Monday, April 25, 2011


In today's day, 99% of job application is done through cyberspace..
Google company.
Find website.
Search job board.
Send resume.

I'm often asked, "Should I put a picture of myself on my resume?"To which I usually respond, "Not if you want to get hired!" Photos are really unnecessary and often times inappropriate for your resume. I know it's the "thing to do" in Europe, but more often than not, the pictures are very mug-shotesque and scare me more than entice me to interview you.

Granted, I've had QUITE a few laughs when people do include photos. Like the girl laying on a couch smoking a cigar. Honey, the only job you're going to get hired for pays hourly. Resumes should depend on the written not necessary. Your physical appearance is not going to win brownie points with the potential interviewer. If anything, it could turn them off if you put the wrong picture(cue the candidate who sent a very voluptuous picture of herself...needless to say, BOOM BOOM didn't get too many interviews). Unless you're applying to work at Coyote Ugly, these pictures are better left in your significant other's people still do that?

And on the other side, job postings that require a picture are most likely situations you don't want to explore (unless you're a model or actress and a head shot is required). Potential employers should not place your appearance at the top of their hiring pre-requisites. And while some employers may have other specific requirements besides your resume, a picture of you should not be one of them.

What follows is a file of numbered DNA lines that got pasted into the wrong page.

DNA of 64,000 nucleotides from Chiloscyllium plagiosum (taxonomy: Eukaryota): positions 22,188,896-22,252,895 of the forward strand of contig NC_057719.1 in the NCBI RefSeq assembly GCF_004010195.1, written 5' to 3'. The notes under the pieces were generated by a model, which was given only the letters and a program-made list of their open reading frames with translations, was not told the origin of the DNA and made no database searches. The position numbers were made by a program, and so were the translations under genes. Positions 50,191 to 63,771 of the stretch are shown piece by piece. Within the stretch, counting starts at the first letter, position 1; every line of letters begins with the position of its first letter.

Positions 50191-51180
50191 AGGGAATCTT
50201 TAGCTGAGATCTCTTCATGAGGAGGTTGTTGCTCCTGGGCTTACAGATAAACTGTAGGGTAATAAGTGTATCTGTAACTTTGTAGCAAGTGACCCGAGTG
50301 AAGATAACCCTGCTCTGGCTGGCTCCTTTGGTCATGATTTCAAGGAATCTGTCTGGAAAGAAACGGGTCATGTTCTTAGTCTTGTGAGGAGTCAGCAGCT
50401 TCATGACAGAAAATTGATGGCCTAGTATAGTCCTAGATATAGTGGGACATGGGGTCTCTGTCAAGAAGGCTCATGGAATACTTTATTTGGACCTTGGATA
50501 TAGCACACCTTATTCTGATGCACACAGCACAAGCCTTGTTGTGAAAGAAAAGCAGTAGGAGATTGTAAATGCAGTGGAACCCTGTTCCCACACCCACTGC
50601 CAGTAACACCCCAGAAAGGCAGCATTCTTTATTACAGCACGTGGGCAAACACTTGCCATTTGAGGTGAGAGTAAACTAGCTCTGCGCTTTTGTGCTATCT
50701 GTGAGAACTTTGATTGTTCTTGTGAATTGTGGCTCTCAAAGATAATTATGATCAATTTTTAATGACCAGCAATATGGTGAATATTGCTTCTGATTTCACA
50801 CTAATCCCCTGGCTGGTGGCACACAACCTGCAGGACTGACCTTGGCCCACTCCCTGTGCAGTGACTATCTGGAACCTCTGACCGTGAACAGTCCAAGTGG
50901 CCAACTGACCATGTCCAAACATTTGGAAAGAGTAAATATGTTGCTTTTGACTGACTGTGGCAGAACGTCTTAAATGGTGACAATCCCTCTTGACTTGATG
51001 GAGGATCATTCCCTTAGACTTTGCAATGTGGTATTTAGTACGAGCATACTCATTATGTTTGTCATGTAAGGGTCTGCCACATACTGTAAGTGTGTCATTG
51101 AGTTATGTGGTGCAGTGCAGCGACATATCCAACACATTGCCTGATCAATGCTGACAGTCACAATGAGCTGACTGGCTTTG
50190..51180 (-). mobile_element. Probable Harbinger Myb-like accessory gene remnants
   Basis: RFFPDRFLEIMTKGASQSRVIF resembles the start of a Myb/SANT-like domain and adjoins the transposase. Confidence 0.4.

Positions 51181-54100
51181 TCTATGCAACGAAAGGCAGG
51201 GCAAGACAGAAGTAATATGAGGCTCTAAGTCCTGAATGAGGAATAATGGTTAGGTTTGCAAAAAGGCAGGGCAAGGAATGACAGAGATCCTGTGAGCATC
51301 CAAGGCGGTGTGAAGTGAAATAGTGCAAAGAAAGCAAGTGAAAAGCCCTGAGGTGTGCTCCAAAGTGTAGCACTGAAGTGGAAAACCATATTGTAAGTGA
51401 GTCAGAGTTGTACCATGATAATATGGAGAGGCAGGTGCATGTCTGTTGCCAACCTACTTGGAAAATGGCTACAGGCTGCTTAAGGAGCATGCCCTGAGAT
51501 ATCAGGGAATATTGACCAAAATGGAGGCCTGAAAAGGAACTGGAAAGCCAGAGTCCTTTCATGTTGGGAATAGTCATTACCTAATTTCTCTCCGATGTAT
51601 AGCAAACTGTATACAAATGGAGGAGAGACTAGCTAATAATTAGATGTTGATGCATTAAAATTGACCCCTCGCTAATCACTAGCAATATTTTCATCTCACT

Speaking of specific requirements...many of my clients these days are requesting a NYC address. All of a sudden, they are discriminating against the suburbs. New Jersey, Long Island and Westchester not good enough for you? We have feelings too! As someone who breaks out in hives when she has to take public transportation, I wish I didn't have to commute to NYC either, but to think someone wouldn't t hire me because I was geographically undesirable is ridiculous. Metro North, NJTransit and the LIRR have a 75% accuracy rate...that's better than the weather people! And Al Roker has DOPPLER! Candidates from the suburbs are more relaxed, don't think taxi horns are melodious and actually give directions to foreigners. The burbs soften us to the hardships of the concrete jungle, so feel free to open your doors and let us commute in. Just think...we are on a the MINUTE. Not many New York City residents can say that - subway troubles, rainy day=NO cabs, or the President's in town and they can't get past midtown. Commuters come into the city and stay underground...nothing stops them. There is no such thing as a geographically undesirable candidate...just a misinformed executive. Great candidates live all over the tri-state area so don't be afraid to take a chance on a station wagon and a dream. I won't be sorry you did!